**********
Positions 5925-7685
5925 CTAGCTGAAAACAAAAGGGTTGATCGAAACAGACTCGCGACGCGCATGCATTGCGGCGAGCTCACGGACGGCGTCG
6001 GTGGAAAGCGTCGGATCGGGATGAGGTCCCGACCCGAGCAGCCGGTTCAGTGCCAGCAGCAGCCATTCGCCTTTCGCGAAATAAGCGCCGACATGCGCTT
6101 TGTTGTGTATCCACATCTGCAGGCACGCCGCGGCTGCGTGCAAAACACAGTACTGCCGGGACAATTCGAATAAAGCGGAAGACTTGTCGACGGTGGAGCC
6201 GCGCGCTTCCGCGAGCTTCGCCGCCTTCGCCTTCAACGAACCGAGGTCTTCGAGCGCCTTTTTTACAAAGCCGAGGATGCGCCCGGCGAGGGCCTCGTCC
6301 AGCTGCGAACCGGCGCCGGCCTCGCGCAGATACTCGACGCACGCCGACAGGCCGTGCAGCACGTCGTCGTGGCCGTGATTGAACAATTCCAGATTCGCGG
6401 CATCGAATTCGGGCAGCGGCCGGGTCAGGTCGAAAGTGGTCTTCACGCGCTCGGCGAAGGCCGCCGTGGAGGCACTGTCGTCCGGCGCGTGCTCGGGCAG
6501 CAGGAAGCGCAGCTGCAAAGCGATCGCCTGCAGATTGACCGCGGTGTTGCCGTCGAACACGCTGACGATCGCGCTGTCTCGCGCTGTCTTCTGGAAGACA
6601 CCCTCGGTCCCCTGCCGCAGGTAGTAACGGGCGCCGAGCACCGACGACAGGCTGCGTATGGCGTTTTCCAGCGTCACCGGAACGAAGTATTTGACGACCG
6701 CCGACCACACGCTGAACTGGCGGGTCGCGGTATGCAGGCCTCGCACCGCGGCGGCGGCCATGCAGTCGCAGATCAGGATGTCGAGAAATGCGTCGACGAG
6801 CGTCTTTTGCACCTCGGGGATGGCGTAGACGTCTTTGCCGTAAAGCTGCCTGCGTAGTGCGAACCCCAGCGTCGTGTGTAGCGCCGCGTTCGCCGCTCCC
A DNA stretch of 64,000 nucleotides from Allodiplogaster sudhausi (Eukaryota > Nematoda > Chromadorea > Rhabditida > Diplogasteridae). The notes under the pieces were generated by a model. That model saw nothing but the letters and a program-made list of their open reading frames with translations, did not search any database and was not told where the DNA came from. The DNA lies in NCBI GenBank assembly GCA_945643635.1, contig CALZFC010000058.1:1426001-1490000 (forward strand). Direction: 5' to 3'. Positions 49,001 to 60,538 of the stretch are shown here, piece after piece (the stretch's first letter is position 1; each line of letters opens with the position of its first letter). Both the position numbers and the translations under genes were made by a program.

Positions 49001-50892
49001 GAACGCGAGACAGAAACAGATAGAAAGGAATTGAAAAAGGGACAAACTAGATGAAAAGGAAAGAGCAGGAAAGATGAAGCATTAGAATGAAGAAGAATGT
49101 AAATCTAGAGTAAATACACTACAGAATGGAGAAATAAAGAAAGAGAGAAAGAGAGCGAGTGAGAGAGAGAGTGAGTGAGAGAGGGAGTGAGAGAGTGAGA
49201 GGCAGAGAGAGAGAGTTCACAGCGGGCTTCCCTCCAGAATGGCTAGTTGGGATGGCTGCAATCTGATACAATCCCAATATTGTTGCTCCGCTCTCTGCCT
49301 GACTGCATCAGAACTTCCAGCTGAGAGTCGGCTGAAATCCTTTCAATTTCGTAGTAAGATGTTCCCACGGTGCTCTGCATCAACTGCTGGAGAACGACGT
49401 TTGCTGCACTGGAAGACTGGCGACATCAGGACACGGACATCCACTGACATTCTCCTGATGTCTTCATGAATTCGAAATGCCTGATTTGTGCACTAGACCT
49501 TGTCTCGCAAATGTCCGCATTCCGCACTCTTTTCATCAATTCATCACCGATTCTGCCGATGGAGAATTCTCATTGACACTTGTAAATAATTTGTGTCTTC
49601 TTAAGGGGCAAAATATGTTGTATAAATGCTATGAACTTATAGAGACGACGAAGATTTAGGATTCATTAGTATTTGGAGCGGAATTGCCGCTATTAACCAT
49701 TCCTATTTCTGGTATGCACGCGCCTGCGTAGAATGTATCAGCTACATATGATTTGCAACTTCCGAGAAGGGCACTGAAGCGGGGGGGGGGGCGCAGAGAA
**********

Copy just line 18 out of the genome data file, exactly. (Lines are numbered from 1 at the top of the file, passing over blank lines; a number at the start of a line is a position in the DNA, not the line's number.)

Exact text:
49401 TTGCTGCACTGGAAGACTGGCGACATCAGGACACGGACATCCACTGACATTCTCCTGATGTCTTCATGAATTCGAAATGCCTGATTTGTGCACTAGACCT